Of Lucknow and its famed “tehzeeb” - Notes from a reporter’s diary
As UP chief minister Yogi Adityanath completes 100 days in office, Poulomi Banerjee travels to the state capital, Lucknow, to see how the city has taken to the new head. Here she recounts her experience of discovering a city that she had heard much about, but never been to beforeindia Updated: Jun 30, 2017 19:20 IST
“Coffee begum ke samne wale table pe rakhiye”. (Put the coffee on the table in front of the lady). I was charmed by my hostess’s instruction to her domestic help. Not only because this was the first time in my life that I had been referred to as “Begum”, but also by the polite respect with which she addressed her help. I had seen the same well-bred civility in one of her friends the day before. When I had handed my mobile phone to my driver so that she may explain the location of her house to him, she had first greeted him with a Namaste, before conversing with him. When I mentioned this to my hostess, her only reply was, “This is Lucknow”.
I had been excited about my first trip to Lucknow. Not only because of all the culinary delights which my colleagues had been telling me I must sample - first and foremost of which was, of course, kebabs from Tunday Kababi – but also to see how the capital of Uttar Pradesh had taken to its new chief minister, Yogi Adityanath. And I was eager to experience firsthand the famed “tehzeeb” of Lucknow.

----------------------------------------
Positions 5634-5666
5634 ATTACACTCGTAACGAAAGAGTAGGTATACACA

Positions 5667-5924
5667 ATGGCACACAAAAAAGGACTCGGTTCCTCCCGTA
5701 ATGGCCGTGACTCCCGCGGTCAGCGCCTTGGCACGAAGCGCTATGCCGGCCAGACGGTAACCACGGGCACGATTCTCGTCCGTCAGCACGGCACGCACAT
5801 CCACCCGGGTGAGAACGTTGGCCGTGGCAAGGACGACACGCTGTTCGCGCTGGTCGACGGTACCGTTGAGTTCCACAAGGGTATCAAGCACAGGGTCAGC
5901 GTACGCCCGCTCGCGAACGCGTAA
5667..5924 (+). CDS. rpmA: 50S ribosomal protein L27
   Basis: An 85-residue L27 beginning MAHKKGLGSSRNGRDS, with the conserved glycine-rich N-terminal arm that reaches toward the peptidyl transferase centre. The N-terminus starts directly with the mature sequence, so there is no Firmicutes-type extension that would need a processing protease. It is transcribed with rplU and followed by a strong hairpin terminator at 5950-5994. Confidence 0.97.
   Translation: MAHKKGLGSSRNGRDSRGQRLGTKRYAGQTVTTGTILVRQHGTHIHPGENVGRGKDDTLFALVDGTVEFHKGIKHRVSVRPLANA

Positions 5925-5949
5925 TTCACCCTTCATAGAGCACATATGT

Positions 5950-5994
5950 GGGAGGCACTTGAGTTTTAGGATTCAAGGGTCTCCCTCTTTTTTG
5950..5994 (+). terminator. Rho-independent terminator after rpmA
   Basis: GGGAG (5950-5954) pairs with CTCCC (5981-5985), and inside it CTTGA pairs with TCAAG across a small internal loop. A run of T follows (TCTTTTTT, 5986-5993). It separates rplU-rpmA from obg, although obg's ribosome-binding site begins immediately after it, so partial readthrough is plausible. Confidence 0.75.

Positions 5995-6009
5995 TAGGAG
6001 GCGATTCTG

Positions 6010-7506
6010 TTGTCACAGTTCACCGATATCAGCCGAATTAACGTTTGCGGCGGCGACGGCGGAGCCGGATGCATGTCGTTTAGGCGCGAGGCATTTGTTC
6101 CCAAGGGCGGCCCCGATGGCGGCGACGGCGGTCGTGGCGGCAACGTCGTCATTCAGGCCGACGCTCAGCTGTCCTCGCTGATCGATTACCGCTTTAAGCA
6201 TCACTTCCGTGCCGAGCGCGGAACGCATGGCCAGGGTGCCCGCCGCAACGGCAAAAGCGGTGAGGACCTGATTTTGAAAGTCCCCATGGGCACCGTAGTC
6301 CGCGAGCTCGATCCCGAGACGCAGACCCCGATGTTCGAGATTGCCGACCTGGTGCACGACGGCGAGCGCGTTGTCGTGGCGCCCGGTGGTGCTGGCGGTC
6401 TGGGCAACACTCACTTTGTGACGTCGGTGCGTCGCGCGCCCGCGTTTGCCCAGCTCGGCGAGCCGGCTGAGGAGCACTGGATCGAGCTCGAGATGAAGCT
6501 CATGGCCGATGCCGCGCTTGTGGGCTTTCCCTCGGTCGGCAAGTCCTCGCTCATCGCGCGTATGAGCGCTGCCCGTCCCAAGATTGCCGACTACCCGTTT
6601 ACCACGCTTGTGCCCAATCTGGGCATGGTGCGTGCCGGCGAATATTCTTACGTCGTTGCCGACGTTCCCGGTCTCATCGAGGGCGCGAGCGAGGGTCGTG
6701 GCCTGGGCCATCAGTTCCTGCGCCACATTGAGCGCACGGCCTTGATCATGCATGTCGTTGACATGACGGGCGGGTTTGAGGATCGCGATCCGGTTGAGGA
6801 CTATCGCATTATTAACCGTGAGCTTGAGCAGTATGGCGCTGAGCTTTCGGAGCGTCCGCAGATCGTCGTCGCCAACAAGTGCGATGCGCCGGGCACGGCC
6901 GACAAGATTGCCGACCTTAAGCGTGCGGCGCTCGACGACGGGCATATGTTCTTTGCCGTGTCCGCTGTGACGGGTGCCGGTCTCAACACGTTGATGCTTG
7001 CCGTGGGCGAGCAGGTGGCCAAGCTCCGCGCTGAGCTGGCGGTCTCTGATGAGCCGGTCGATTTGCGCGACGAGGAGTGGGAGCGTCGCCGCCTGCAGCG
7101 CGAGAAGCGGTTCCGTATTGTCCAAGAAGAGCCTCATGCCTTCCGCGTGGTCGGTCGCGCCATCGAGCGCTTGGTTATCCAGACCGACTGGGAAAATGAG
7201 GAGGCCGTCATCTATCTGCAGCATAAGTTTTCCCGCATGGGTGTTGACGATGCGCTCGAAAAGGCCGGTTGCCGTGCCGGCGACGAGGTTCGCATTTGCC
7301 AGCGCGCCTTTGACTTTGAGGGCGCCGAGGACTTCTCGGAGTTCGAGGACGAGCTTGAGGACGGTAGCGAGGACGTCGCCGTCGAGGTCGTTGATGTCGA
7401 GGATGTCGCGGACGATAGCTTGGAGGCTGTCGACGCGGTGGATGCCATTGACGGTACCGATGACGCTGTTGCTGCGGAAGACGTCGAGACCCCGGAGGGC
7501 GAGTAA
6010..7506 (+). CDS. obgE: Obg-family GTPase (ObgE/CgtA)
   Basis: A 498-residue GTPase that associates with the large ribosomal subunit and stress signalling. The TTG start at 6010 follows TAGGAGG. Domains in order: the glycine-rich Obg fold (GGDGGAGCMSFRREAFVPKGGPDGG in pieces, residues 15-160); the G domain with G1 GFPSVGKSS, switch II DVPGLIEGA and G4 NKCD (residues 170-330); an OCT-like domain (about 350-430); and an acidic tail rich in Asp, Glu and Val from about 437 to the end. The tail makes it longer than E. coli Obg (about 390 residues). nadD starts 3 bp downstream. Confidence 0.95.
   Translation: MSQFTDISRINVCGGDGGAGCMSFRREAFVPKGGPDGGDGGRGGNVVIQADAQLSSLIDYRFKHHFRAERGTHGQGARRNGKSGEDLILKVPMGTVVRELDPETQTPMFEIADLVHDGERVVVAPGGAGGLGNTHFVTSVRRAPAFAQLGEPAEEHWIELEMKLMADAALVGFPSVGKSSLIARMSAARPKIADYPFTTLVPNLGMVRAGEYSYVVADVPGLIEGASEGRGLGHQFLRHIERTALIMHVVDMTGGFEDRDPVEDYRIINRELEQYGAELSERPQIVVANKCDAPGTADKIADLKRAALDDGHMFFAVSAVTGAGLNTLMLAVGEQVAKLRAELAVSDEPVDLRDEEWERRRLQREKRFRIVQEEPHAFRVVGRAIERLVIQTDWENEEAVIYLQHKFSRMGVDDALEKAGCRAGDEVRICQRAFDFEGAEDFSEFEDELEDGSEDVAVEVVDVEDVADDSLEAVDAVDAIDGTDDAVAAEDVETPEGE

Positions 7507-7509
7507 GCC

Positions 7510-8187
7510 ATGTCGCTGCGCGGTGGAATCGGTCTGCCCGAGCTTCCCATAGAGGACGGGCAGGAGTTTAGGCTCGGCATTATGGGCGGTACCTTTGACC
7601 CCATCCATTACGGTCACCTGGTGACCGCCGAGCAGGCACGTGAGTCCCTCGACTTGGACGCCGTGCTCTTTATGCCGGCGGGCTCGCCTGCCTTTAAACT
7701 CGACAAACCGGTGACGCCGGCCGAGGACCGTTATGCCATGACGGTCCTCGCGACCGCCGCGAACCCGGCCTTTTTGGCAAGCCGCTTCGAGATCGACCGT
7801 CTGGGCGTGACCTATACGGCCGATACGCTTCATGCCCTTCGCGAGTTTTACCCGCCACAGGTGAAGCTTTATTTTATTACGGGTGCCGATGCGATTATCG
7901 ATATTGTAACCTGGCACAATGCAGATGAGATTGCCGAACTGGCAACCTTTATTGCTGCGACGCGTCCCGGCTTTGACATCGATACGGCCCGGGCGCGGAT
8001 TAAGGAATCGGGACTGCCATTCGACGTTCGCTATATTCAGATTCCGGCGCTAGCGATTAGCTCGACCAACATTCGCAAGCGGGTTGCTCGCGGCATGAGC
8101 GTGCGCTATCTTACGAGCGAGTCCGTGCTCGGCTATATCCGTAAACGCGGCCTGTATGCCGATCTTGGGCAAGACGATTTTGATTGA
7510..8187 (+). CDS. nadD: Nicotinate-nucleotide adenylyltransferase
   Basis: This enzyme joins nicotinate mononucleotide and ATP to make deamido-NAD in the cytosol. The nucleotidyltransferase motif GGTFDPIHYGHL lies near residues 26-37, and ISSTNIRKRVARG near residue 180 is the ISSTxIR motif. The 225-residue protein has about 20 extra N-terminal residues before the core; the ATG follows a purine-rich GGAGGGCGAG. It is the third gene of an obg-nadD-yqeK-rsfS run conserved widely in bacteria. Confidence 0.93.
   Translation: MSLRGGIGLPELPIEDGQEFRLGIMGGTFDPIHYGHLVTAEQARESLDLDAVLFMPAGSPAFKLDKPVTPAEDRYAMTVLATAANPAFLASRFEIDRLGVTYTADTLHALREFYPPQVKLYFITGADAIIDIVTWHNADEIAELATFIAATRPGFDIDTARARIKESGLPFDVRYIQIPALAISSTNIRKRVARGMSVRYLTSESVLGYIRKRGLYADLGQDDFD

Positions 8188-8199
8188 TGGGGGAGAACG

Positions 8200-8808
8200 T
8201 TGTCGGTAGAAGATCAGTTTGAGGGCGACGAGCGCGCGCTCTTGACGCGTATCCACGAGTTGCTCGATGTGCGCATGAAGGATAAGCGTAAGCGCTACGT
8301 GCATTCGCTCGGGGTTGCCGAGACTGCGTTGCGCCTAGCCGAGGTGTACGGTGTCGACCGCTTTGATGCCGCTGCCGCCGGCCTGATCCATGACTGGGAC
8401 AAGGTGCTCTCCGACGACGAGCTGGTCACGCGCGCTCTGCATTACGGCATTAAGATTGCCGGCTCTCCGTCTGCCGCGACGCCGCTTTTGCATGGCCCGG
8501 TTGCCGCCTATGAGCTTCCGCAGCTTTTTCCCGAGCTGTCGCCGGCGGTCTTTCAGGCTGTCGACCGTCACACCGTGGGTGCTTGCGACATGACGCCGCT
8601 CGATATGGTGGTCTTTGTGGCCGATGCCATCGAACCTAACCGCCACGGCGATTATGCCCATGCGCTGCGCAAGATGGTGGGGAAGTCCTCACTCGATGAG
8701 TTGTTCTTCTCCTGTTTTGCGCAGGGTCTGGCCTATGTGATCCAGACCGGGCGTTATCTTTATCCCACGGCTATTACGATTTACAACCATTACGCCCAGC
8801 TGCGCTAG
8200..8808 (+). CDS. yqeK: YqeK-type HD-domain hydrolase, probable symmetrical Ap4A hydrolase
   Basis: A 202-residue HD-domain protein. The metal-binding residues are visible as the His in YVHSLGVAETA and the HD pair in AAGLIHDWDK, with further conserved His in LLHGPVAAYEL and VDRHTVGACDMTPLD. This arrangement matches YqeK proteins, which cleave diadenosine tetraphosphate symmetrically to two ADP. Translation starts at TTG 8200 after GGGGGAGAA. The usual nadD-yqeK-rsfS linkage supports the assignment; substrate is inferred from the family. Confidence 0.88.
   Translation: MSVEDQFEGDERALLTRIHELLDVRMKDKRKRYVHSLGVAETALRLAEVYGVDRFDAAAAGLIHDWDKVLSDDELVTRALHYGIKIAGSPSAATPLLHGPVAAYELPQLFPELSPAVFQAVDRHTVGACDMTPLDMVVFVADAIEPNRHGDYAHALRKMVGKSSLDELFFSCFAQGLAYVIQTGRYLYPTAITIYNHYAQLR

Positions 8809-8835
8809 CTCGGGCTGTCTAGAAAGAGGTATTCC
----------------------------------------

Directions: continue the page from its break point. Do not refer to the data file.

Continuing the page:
I spent three wonderful days in Lucknow – fleeting between the old city and the more recently developed areas such as Gomti Nagar. Nothing is far in Lucknow, definitely not farther than a 15-20 minute drive – only those who have to brave the traffic chaos of Mumbai and Delhi on a daily basis can truly appreciate the advantage of this. Imagine not having to calculate whether to start for an 11am meeting at 9am or earlier! And while apartments have started making an appearance, the city still boasts of some beautiful sprawling kothis, complete with lovingly-tended gardens – a sight fast disappearing in bigger metros.
“Even 10-15 years back when you stepped into a Delhi-Lucknow Shatabdi you could immediately make out the difference. The language changed. People were more polite,” said one Lucknow old-timer. Another remembered the old Urdu language and the beauty that conversations once had. “When I was in college paan shops would have a little board on which would be written ‘Paan kehta hai ki main sookh ke mar jaunga, aye labhe yaar agar tune na chooma mujhko’ (The betel leaf is saying that it will shrivel up and die if it doesn’t get to kiss of those lips). Or kulfi sellers would call a potential customer with, ‘Kulfi le lo, aapke yaad mein ghuli ja rahi hai’. (Get a kulfi. It’s melting in your memory). You don’t see such use of language and poetry in daily life now”.
And what of Lucknow’s famed “Ganga-Jamuni tehzeeb” – that culture born of the blending of the traditions of different communities and that allows these communities to not only live together in peaceful co-existence, but to also be a part of each other’s lives? Does it survive, or like other relics of a bygone era, is it something that inspires nostalgia but has no place in the current discourse. That, after all was the story that I was trying to find in Lucknow – how a city that prided itself on its secular society had taken to a chief minister who is a serving mahant and is viewed by many as a poster boy of Hindutva? Are people wary of his ways? Has religious discourse entered politics? And have interpersonal relationships between those of different communities been impacted? What I learnt of the spirit of Lucknow, and its people, is the subject matter of another story – one that I will narrate this weekend. But there’s more to the city than can be explored in a single visit. And both the journalist in me and the traveller will await the next trip to Lucknow.